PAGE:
“Telling the Stories of the Salt River Pima-Maricopa Indian Community”

Skip to content

“Telling the Stories of the Salt River Pima-Maricopa Indian Community”

VIEWS: 1155

April 5, 2023

Governor Hobbs Establishes Task Force on Missing and Murdered Indigenous People

By Chris Picciuolo

On March 7, Arizona Governor Katie Hobbs signed an executive order to establish an Arizona Task Force on Missing and Murdered Indigenous People (MMIP).

“It is time to turn the recommendations of the bipartisan study committee on MMIP into action,” Hobbs said. “By establishing this task force on MMIP, we are taking the first of many steps to stop the abuse, exploitation and violence against Indigenous people.”

The order points to a December 2022 report from the Missing and Murdered Indigenous Peoples Study Committee that recommended creating a task force with specific recommendations for legislative and administrative policy, law enforcement, the Arizona Crime Victim Compensation Program, victim services, data improvement, resource allocation, training and education, and collaboration.

Hobbs said that the issue of MMIP is as complex as it is heartbreaking.

“Over the past few years, tribal leaders, law enforcement and the legislature have tried to understand this problem. Who are the missing? How many are there? What is working and can be improved?”

Hobbs continued, “We will continue to work to deliver justice to the victims and their families and to ensure that not one more Indigenous man, woman or child is a target of violence, abuse or exploitation.”

The order also includes a 2020 statewide study on reducing the number of missing and murdered women and girls from the Arizona State University School of Criminology and Criminal Justice’s Research on Violent Victimization Lab, in partnership with the HB2570 Legislative Study Committee. The study found that murders of Indigenous people in Arizona have been steadily increasing over the past 40 years and that Indigenous women and girls face the highest risk of victimization, including sexual assault, domestic and family violence, going missing, and being murdered.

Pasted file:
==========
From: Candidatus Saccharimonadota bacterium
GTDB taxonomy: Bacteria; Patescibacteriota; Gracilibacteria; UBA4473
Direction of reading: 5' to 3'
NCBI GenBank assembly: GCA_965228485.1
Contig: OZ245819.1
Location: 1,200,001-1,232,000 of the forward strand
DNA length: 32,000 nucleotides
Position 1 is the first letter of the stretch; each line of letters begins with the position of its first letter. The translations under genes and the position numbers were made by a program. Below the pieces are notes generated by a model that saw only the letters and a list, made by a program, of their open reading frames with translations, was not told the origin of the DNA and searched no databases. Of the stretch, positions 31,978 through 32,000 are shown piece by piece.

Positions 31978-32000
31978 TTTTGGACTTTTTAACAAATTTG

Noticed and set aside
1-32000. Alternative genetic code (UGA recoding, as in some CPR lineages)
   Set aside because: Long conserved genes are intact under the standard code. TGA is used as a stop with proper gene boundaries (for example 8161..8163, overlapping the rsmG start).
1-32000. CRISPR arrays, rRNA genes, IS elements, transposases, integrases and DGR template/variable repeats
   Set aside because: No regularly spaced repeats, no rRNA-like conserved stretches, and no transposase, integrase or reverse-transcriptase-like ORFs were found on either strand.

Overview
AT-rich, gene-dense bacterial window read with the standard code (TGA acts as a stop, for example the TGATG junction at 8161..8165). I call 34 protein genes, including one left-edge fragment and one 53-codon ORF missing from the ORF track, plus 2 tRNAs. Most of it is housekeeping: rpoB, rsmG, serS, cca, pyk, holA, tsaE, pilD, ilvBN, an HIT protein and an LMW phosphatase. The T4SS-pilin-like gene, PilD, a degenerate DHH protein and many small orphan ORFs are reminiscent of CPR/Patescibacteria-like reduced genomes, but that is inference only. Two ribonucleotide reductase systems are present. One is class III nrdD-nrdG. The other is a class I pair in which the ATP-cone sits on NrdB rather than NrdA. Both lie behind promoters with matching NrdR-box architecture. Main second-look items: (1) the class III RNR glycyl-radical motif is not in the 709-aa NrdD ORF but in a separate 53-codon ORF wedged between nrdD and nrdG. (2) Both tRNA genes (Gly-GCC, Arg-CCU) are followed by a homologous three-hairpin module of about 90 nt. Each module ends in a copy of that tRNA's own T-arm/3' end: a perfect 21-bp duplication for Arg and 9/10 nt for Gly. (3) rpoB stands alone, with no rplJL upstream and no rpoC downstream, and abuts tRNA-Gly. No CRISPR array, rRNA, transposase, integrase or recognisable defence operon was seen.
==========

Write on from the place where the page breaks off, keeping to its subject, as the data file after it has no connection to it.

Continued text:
In the report, State Representative Jennifer Jermaine (White Earth Ojibwe), from District 18, said that often when a Native individual disappears and is found murdered, it affects the entire family and clan structure for generations.

Salt River Pima-Maricopa Indian Community (SRPMIC) Vice-President Ricardo Leonard said that the proclamation “is yet one more positive step to acknowledge the common history we share along with renewed commitment to work together.”

The SRPMIC Office of Congressional and Legislative Affairs (OCLA) thanked Governor Hobbs for continuing to shine a light on the issue of MMIP. “The creation of a task force will continue the work of an MMIP study committee to find tangible solutions that can be implemented into state law or be implemented by state agencies,” OCLA said in a statement. “It is clear Governor Hobbs recognizes there is an urgent need to address this issue in close partnership with tribal nations in Arizona.”